Category Archives: Green Computing/Clean Tech

The Future IoT and Energy Collaborations

The Future IoT and Energy Collaborations

IoT and Energy Collaborations 

The Internet of Things (IoT) was a key topic at this year’s Cleantech Forum, which took place in San Francisco at the end of January, and it seems both entrepreneurs and investors are confident the sector has a bright and profitable future. Hand in hand with the keenly pursued energy storage discussions, Green Charge Networks’ CEO Vic Shao predicts, “2016 will be the year of deployment for storage.” The potential for IoT solutions to be utilized in the energy environment is creating new opportunities, encouraging efficiencies, boosting productivity, and promoting economic growth.

Balancing Gains with Costs

Joe Costello, CEO of Enlighted, which won North American Company of the Year and was named in the 2015 Global Cleantech 100, suggests IoT provides innovative business tools along with cost reduction and environmental benefits. Says Costello, “Our clients who use the sensor technology save 50 to 75% of their energy costs,” though he notes that the high capital costs associated with implementing sensor technology have stalled growth. “This type of technology does require a large amount of capital. Small companies would require around $10 million, and large companies $100 million to implement our system.”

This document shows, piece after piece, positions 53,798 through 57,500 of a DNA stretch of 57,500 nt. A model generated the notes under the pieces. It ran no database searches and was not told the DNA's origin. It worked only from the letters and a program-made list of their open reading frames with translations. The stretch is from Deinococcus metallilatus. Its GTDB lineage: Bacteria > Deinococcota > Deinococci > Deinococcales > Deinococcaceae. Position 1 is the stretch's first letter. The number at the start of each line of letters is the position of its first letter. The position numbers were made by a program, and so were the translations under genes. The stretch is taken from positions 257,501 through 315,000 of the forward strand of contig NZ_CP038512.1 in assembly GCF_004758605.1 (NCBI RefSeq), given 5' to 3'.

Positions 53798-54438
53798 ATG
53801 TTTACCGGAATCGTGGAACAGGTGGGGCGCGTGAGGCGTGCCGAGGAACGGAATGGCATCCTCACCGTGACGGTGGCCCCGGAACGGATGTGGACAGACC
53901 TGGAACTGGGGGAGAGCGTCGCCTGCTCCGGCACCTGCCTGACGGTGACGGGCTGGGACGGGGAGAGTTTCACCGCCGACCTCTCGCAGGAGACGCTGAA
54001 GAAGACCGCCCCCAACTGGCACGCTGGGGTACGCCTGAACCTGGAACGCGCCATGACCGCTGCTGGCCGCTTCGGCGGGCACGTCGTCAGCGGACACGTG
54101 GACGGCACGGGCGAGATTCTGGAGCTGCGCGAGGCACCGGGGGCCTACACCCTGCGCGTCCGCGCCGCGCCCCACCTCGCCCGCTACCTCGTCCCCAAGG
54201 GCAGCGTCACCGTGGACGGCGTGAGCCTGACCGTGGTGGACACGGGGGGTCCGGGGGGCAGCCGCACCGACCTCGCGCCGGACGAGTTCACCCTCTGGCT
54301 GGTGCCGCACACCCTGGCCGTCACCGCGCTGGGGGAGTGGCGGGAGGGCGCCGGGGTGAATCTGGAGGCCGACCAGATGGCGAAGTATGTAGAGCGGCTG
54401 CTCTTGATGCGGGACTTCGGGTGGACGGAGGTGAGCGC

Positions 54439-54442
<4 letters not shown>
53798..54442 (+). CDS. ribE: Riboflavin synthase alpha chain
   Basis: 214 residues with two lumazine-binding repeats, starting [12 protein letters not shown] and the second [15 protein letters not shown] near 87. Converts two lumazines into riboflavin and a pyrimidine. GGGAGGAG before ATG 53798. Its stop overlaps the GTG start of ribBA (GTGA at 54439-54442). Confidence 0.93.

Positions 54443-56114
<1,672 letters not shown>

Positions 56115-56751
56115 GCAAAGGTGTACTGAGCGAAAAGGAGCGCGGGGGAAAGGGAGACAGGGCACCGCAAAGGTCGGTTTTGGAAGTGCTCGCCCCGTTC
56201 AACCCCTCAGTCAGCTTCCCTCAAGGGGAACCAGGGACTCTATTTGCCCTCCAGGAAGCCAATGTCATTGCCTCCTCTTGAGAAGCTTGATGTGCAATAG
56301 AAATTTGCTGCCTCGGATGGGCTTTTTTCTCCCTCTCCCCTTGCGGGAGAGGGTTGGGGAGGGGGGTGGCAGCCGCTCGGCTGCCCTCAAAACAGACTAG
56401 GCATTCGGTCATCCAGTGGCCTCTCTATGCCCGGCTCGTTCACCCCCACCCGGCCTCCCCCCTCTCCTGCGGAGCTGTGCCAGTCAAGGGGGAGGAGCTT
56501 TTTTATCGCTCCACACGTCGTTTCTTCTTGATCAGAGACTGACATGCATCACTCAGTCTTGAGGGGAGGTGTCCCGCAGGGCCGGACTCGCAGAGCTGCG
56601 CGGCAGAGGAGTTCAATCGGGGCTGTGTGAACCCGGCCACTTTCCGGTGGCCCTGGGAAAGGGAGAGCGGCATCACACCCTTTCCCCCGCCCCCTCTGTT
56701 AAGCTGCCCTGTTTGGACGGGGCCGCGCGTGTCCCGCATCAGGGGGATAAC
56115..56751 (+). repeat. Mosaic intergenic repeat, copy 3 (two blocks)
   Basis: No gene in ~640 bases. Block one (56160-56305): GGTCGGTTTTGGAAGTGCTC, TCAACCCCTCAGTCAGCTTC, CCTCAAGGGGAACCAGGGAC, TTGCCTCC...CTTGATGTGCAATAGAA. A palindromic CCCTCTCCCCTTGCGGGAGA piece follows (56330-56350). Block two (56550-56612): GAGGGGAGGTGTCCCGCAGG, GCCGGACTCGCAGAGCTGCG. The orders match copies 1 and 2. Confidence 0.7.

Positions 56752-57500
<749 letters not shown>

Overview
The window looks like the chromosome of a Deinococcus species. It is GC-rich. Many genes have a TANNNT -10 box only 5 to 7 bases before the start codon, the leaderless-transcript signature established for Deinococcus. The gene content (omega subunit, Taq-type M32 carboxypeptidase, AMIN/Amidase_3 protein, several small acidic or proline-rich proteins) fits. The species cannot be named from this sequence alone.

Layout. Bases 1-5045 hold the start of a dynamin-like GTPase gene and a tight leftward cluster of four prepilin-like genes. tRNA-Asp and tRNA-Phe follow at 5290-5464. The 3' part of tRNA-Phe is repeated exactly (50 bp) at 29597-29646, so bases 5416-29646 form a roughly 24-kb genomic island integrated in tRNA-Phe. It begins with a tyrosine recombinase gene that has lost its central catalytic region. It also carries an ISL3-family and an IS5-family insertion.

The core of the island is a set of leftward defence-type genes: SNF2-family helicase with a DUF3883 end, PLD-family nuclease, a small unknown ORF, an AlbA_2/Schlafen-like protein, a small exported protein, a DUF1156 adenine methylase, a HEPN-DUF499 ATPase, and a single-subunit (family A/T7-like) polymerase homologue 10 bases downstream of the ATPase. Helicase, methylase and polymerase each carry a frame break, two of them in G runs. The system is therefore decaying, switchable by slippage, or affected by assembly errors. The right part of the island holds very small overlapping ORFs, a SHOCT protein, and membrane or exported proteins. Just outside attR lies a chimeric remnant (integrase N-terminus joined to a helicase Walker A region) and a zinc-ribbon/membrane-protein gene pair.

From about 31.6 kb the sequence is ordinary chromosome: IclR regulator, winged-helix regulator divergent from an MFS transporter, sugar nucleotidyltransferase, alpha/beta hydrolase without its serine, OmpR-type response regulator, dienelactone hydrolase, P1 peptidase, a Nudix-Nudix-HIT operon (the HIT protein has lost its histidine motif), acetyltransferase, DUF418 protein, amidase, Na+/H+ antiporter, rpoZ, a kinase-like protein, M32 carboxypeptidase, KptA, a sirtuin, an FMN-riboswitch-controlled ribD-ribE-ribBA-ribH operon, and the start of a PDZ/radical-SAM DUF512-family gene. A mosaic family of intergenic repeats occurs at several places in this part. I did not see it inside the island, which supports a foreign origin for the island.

Markets both Large and Small

IBM-Logo

The benefits of IoT crosses from small organizations to large, and IBM is one of the larger companies making IoT a priority for their business. “IoT is a major priority for IBM and is one of the new businesses that we have created as the company continues to innovate. IoT holds out the promise of more granular monitoring and optimization of process performance in just about any context – therefore, it will become integral to resource efficiency as one aspect of performance,” says Peter Williams, CTO of Big Green Innovations, IBM. And IBM isn’t only employing IoT in its business activities but is also utilizing the technology to improve the operations within its buildings, data centers, and manufacturing processes.